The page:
Should I rent or buy a house?

Should I rent or buy a house?

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With low mortgage rates and the desire to attain financial stability, the millennial have radically change the scenario in real estate. According to a survey by, about 65 percent of the people age 25 to 34 plan to buy in the next three months. This would certainly bring a boom in the buying trend. But is buying always the best option?

New generation is already questioning the norm that expects you to buy a house once you are ‘grown up’. For some, the equation that house ownership is equal to financial stability appears like an assumption rather a calculated logical conclusion! A lot of people love the freedom that comes with living in a rented house – giving them all the flexibility to move to a new city for a more lucrative job or a better partner! But then, renting a house will not make you eligible for tax benefits. Neither will it help you to build equity.

There are many factors at play that can help you decide whether you should buy or rent a house. Let’s take a look.

Best scenarios to buy

1. Assess your Budget: While you chalk out your financial plan, make sure you keep room for the direct costs as well as the additional costs of owning. You should of course be able to comfortably pay the down payment and closing costs while taking care of the hidden fees like utilities, maintenance and repairs and property taxes. And did you take PMI into account? Want to know what is PMI? Read our article at What is PMI and how does it work?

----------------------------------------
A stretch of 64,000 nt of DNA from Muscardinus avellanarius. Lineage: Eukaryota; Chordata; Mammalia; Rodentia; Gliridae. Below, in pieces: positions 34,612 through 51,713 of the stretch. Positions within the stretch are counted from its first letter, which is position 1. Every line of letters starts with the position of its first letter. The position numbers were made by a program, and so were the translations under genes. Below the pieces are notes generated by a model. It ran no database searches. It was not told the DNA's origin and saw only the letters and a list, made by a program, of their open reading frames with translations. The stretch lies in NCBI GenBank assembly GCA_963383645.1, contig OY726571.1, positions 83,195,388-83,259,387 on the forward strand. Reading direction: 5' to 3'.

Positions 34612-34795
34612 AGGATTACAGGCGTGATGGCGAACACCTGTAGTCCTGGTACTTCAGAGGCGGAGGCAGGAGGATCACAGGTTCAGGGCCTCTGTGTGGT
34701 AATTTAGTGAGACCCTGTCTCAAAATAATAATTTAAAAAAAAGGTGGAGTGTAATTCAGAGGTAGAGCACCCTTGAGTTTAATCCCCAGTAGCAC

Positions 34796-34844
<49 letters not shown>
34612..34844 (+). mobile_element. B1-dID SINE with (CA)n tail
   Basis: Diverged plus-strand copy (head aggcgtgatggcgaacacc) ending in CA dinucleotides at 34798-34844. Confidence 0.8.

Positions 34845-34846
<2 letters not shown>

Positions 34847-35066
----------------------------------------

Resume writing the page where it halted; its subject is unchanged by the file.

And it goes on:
2. Long Term Vs. Short Term: How long do you see yourself staying in the house? If your plan is to hang in there for the next five years, it makes sense to buy a house to get ROI. After all, the only way to recover your transaction costs is to stay long enough, which is anything for five or more years.

3. Benefits of being an Owner: Being a home owner comes with many financial benefits. You can build equity in your home, something that isn’t possible with a rent payment. And you can save on your income tax. As homeowners, you are eligible to deduct mortgage interest payments and property taxes from your federal income tax. This considerably brings down the final cost of home ownership. Read here to know more on Tax Benefits of Owning a House vs Renting

Best scenario to rent

1. Limited Budget: If your case is of having limited funds, it may be wise not to get into a financial crunch by buying a house. Investing in buying a residential property goes way beyond merely paying the down payment. If your pockets are not deep enough, then renting may be your best option.

2. Unstable Employment: If you perceive any uncertainty in the professional horizon, it is best not to get lured by ownership of house. You will not be able to recoup your investment if you stay for a short period. If your job situation is unpredictable, it is better to focus on getting a better job while you save enough cash for future investment and emergency funds. Similarly, if the nature of your work is such where you could be sent away for a temporary assignment to another place, go for a rented apartment.

3. Transitory Life Situation: If you are in the transition phase of life where you may be getting separated or about to get divorce, it will be judicious to rent out a house.

Financial literates can only debate over the pros and cons, but the ultimate decision lies with you. Buying or renting, it is a crucial financial decision. One wrong move can shake your balance financially. So do your groundwork well, do a reality check with your savings and then decide what will be your smart move.

Related articles:

  1. Tips for first time home buyers
  2. 4 Things Millennials Should Know Before Buying a House

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